KUALA LUMPUR, MALAYSIA: Malaysians Against Death Penalty and Torture (MADPET) has voiced strong criticism against Prime Minister Anwar Ibrahim’s Pakatan Harapan (PH) coalition for not repealing the Sedition Act 1948 and Section 233 of the Communications and Multimedia Act 1998. The organization condemned the government’s stance as a betrayal of pre-election promises and a threat to democratic freedoms.
The Sedition Act and Section 233 have been criticized for stifling free speech and dissent. MADPET highlighted that these laws are draconian, outdated, and incompatible with a democratic society like Malaysia.
Despite earlier assurances by Anwar and his cabinet in July 2023 to limit the use of the Sedition Act to matters concerning the royal institution, recent events suggest otherwise.
MADPET pointed out recent cases, including the investigation of Kean Wong, editor of “Rebirth: Reformasi, Resistance, And Hope in New Malaysia,” and PAS president Abdul Hadi Awang, as evidence of the government’s continued reliance on these laws.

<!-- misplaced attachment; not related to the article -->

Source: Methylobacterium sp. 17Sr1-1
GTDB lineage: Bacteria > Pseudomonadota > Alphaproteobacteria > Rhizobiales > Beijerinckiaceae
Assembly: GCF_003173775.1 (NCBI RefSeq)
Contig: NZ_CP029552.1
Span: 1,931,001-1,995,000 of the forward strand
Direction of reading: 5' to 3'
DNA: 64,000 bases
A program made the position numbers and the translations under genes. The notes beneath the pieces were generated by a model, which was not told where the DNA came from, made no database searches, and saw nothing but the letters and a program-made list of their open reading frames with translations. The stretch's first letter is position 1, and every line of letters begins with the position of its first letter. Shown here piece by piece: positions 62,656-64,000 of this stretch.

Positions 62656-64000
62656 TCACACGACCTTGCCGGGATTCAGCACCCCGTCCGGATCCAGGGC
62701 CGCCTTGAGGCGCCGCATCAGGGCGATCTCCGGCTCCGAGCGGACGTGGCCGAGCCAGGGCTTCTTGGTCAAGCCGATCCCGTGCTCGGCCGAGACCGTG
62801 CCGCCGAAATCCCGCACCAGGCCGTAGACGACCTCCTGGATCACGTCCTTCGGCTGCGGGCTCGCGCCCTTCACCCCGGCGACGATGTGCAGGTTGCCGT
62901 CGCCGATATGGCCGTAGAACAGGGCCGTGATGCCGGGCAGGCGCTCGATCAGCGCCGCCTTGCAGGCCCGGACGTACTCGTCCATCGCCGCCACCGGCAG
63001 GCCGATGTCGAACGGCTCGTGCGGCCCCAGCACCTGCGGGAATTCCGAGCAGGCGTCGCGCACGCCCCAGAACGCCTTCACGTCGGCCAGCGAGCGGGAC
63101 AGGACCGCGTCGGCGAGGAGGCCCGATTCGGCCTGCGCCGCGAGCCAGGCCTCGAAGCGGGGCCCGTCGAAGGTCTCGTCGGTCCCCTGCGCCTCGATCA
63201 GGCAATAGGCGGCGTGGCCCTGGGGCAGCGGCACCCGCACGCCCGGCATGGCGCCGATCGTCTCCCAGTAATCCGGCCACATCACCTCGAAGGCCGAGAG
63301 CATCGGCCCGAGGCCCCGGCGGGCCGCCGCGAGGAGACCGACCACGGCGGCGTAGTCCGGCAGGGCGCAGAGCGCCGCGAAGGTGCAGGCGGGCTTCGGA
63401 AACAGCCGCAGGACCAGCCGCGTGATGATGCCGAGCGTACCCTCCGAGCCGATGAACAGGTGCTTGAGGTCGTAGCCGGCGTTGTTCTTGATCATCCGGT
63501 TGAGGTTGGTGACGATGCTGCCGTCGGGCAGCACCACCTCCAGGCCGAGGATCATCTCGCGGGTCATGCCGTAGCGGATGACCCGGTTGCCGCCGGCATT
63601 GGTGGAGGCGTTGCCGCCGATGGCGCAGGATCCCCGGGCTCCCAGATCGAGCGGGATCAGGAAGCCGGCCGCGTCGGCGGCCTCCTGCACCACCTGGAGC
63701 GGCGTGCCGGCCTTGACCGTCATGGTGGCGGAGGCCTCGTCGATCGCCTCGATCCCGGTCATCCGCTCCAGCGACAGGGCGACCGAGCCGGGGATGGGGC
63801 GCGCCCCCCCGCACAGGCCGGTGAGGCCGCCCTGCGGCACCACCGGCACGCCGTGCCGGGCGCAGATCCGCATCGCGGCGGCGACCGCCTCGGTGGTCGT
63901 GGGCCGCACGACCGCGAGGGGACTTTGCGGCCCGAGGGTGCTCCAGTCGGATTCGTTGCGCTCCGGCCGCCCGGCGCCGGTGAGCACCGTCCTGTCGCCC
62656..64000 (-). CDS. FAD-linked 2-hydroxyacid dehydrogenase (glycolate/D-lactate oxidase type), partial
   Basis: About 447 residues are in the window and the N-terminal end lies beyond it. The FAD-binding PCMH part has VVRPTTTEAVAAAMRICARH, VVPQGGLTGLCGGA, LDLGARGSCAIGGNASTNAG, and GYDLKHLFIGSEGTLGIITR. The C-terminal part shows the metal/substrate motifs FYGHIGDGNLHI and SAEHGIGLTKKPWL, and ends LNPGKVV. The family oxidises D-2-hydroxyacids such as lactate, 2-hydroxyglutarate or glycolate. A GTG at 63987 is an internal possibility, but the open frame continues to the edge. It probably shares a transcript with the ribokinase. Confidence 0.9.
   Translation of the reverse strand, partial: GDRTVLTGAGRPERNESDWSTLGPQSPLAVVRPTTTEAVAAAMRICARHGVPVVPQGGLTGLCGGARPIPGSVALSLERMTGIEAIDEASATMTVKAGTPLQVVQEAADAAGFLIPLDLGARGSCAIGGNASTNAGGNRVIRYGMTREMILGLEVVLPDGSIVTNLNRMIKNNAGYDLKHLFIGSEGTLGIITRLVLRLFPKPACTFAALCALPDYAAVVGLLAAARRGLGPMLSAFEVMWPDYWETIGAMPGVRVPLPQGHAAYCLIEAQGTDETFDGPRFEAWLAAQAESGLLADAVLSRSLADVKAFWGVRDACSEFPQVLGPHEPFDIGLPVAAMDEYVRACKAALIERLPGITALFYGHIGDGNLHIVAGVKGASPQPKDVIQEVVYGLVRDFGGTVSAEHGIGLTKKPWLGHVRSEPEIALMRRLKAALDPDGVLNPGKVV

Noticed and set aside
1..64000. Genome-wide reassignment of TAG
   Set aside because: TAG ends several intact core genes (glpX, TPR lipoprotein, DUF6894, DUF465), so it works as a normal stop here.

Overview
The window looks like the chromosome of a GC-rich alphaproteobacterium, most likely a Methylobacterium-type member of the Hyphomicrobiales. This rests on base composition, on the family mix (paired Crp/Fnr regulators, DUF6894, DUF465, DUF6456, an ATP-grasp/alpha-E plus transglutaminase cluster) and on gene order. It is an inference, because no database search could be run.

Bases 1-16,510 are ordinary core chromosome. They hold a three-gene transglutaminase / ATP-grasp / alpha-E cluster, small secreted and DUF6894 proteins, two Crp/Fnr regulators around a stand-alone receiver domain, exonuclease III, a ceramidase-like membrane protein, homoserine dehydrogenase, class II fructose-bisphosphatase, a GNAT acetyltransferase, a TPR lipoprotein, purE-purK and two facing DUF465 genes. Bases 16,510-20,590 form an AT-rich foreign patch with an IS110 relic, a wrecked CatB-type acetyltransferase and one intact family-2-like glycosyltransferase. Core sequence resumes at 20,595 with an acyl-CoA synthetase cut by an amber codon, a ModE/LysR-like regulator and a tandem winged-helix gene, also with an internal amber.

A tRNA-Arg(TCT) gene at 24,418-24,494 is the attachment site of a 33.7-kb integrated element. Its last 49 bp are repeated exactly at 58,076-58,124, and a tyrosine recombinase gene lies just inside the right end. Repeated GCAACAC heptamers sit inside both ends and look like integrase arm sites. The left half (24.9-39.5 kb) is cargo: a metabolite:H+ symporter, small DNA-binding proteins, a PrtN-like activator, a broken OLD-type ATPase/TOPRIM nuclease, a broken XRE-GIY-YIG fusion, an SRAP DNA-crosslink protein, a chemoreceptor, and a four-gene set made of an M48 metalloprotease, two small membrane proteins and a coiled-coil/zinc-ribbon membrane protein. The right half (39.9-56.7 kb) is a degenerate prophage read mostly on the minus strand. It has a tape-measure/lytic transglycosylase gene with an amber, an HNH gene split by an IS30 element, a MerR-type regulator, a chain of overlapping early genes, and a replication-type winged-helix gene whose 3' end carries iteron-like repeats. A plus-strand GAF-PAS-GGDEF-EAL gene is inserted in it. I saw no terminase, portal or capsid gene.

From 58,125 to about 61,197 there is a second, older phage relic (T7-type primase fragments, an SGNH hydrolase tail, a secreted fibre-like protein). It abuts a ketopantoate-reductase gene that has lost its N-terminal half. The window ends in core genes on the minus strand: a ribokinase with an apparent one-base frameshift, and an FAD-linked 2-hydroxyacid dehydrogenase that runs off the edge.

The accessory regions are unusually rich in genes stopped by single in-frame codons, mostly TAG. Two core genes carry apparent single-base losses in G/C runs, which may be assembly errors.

National Unity Minister Aaron Ago Dagang’s recent statements further indicate a shift from the July position, suggesting no plans to introduce new legislation and a continued enforcement of existing laws.
The organization argues that the Sedition Act, a remnant from colonial times, is often used to protect the government and suppress opposition voices. It also emphasized that other existing laws adequately cover crimes related to race and religion, rendering the Sedition Act unnecessary and overly broad.
Similarly, Section 233 of the Communications and Multimedia Act 1998, which criminalizes certain online communications, is seen as overly vague and open to abuse.
MADPET argues that this law could deter essential discussions about human rights abuses and government wrongdoing.
MADPET’s statement calls for immediate action from Prime Minister Anwar Ibrahim and the PH-led coalition to repeal these laws.
The organization emphasizes the need for Malaysia to respect democratic rights, including freedom of speech, expression, and press, and to uphold human rights.
The failure to repeal these laws and the continued justification of their use represent a significant concern for MADPET and raise questions about the commitment of the PH-led government to its pre-election promises and democratic principles.